• Open Access

Common genetic variants associated with disease from genome-wide association studies are mutually exclusive in prostate cancer and rheumatoid arthritis

Authors

  • Gisela Orozco,

    1. Arthritis Research UK Epidemiology Unit, School of Translational Medicine, University of Manchester, Manchester, UK
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    • Joint first authors.
  • Chee L. Goh,

    1. Oncogenetics Team, The Institute of Cancer Research, Sutton, Surrey, UK
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  • Ali Amin Al Olama,

    1. Cancer Research UK Centre for Cancer Genetic Epidemiology, Strangeways Laboratory, University of Cambridge, Cambridge, UK
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  • Sara Benlloch-Garcia,

    1. Cancer Research UK Centre for Cancer Genetic Epidemiology, Strangeways Laboratory, University of Cambridge, Cambridge, UK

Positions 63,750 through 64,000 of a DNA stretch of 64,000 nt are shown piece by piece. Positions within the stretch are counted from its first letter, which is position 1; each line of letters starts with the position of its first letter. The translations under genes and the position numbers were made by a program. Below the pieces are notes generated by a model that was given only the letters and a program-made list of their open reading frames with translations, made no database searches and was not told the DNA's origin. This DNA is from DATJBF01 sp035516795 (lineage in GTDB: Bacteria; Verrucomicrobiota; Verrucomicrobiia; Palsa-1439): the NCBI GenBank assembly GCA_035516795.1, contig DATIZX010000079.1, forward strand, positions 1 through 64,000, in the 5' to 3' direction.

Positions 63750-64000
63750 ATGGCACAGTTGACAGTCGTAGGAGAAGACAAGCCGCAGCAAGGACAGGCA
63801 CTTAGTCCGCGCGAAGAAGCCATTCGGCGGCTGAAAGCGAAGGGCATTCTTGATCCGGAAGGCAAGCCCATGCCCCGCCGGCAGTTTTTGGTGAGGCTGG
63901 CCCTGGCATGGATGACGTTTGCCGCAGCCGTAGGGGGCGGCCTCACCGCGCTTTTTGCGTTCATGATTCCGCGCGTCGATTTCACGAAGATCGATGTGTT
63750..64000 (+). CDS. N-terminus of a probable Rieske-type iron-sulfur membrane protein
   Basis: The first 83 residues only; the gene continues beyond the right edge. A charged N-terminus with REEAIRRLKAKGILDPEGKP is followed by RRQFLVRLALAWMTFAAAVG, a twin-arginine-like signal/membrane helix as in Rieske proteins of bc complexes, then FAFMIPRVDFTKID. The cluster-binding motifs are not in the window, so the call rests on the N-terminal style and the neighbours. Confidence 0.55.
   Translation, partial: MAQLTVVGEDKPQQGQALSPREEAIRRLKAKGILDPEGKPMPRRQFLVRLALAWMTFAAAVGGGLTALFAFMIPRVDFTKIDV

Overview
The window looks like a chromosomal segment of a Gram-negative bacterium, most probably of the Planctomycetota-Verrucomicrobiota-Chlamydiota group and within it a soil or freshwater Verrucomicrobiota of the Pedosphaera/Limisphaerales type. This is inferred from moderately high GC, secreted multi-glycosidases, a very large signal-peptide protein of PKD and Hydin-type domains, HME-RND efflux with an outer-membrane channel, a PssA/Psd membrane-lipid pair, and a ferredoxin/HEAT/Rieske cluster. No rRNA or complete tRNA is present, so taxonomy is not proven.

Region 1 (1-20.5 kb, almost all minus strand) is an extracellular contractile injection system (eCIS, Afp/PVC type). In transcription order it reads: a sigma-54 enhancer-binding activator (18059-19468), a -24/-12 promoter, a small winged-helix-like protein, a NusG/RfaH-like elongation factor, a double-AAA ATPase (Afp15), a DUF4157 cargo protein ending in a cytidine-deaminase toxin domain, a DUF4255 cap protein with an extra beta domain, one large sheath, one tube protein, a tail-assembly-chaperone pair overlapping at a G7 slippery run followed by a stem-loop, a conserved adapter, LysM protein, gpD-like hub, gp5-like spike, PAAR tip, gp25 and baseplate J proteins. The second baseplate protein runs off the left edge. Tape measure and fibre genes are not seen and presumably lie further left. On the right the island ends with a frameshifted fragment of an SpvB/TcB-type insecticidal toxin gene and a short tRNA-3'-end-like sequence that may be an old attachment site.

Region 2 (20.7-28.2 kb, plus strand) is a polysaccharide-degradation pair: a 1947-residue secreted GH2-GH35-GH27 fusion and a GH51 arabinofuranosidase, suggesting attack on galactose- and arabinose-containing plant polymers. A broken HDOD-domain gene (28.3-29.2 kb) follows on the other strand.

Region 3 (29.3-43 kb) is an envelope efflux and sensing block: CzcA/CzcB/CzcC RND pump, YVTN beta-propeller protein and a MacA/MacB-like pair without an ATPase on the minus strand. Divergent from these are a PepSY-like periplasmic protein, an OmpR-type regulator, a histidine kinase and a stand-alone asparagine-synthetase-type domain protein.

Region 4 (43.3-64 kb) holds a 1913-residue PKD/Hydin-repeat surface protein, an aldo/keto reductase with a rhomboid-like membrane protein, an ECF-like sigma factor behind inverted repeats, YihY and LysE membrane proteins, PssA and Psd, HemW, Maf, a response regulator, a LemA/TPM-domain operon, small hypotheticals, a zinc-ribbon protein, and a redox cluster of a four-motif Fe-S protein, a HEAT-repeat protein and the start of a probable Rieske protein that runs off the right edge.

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  • Koveela Govindasami,

    1. Oncogenetics Team, The Institute of Cancer Research, Sutton, Surrey, UK
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  • Michelle Guy,

    1. Oncogenetics Team, The Institute of Cancer Research, Sutton, Surrey, UK
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  • Kenneth R. Muir,

    1. Health Sciences Research Institute, Warwick Medical School, University of Warwick, Coventry, UK
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  • Graham G. Giles,

    1. Cancer Epidemiology Centre, The Cancer Council Victoria, Carlton, Vic, Australia